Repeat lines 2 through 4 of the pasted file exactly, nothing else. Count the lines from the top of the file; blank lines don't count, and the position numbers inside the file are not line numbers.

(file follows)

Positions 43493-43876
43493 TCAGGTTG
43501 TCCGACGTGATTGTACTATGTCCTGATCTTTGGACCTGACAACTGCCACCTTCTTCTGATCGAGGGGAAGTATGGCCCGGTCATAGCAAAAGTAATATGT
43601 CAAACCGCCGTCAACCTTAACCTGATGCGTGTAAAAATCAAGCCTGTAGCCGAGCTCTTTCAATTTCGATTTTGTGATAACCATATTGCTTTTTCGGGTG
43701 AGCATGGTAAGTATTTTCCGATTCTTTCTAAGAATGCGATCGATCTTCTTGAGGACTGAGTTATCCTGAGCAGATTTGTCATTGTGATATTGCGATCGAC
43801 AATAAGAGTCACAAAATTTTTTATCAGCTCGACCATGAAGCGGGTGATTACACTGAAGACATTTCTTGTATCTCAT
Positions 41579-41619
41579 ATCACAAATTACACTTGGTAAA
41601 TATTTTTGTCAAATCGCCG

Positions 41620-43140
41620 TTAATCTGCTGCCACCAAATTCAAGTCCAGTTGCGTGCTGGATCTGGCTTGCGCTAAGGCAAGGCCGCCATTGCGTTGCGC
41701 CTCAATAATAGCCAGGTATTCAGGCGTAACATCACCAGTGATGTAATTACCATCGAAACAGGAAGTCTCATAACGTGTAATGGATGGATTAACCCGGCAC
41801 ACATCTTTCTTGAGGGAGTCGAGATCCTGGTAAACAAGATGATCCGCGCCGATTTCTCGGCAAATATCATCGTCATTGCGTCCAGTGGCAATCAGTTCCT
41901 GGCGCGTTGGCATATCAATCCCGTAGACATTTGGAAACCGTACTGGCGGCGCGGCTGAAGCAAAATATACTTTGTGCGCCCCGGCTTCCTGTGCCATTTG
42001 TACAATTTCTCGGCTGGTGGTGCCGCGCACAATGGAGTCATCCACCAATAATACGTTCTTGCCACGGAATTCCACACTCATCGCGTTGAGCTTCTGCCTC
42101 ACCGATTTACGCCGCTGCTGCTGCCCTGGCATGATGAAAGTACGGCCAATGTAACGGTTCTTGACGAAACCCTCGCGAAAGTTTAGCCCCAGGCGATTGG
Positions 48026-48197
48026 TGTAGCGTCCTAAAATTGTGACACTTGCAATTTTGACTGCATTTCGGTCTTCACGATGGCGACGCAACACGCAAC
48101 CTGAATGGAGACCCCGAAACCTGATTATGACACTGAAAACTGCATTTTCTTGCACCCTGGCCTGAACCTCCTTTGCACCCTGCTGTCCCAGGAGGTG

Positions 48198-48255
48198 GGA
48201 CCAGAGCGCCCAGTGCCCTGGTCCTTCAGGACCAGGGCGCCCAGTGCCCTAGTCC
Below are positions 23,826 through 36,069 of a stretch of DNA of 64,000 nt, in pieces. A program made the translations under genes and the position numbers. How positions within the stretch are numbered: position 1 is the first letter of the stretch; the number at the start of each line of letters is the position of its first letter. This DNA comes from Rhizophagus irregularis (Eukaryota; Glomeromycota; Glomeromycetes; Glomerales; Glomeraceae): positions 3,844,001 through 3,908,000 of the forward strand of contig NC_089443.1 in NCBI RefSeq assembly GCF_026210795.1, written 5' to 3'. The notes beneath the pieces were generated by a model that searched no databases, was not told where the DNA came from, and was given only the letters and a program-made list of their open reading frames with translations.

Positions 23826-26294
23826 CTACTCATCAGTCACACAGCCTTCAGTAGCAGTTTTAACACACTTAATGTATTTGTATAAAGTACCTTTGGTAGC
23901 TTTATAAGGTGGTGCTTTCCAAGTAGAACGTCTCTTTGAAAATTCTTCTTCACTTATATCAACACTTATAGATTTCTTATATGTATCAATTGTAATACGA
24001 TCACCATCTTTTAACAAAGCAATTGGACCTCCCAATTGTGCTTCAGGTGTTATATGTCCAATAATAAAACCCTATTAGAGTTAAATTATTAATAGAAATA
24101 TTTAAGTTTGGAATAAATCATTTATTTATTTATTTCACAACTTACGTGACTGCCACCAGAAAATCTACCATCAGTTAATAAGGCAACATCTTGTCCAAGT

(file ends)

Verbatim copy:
43493 TCAGGTTG
43501 TCCGACGTGATTGTACTATGTCCTGATCTTTGGACCTGACAACTGCCACCTTCTTCTGATCGAGGGGAAGTATGGCCCGGTCATAGCAAAAGTAATATGT
43601 CAAACCGCCGTCAACCTTAACCTGATGCGTGTAAAAATCAAGCCTGTAGCCGAGCTCTTTCAATTTCGATTTTGTGATAACCATATTGCTTTTTCGGGTG